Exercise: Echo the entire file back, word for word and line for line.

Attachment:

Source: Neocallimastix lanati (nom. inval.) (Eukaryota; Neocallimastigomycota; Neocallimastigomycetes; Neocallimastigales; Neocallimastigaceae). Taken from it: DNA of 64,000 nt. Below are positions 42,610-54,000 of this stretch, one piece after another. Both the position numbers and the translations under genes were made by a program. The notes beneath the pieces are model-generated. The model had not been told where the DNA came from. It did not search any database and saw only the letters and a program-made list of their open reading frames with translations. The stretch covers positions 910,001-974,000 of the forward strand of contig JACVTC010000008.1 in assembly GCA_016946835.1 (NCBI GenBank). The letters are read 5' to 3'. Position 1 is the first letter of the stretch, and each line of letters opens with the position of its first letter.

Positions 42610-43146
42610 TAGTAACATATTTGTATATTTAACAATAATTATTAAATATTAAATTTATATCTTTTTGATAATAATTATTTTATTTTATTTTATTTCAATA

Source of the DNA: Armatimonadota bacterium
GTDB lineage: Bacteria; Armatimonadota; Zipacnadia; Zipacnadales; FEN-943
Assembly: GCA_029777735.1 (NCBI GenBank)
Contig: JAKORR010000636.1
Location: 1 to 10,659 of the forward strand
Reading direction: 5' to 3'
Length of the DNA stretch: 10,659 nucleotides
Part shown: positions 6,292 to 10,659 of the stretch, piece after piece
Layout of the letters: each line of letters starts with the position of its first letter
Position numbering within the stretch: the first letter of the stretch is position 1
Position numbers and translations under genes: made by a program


Source: Neocallimastix lanati (nom. inval.) (Eukaryota; Neocallimastigomycota; Neocallimastigomycetes; Neocallimastigales; Neocallimastigaceae). Taken from it: DNA of 64,000 nt. Below are positions 42,610-54,000 of this stretch, one piece after another. Both the position numbers and the translations under genes were made by a program. The notes beneath the pieces are model-generated. The model had not been told where the DNA came from. It did not search any database and saw only the letters and a program-made list of their open reading frames with translations. The stretch covers positions 910,001-974,000 of the forward strand of contig JACVTC010000008.1 in assembly GCA_016946835.1 (NCBI GenBank). The letters are read 5' to 3'. Position 1 is the first letter of the stretch, and each line of letters opens with the position of its first letter.

Positions 42610-43146
42610 TAGTAACATATTTGTATATTTAACAATAATTATTAAATATTAAATTTATATCTTTTTGATAATAATTATTTTATTTTATTTTATTTCAATA

Source of the DNA: Armatimonadota bacterium
GTDB lineage: Bacteria; Armatimonadota; Zipacnadia; Zipacnadales; FEN-943
Assembly: GCA_029777735.1 (NCBI GenBank)
Contig: JAKORR010000636.1
Location: 1 to 10,659 of the forward strand
Reading direction: 5' to 3'
Length of the DNA stretch: 10,659 nucleotides
Part shown: positions 6,292 to 10,659 of the stretch, piece after piece
Layout of the letters: each line of letters starts with the position of its first letter
Position numbering within the stretch: the first letter of the stretch is position 1
Position numbers and translations under genes: made by a program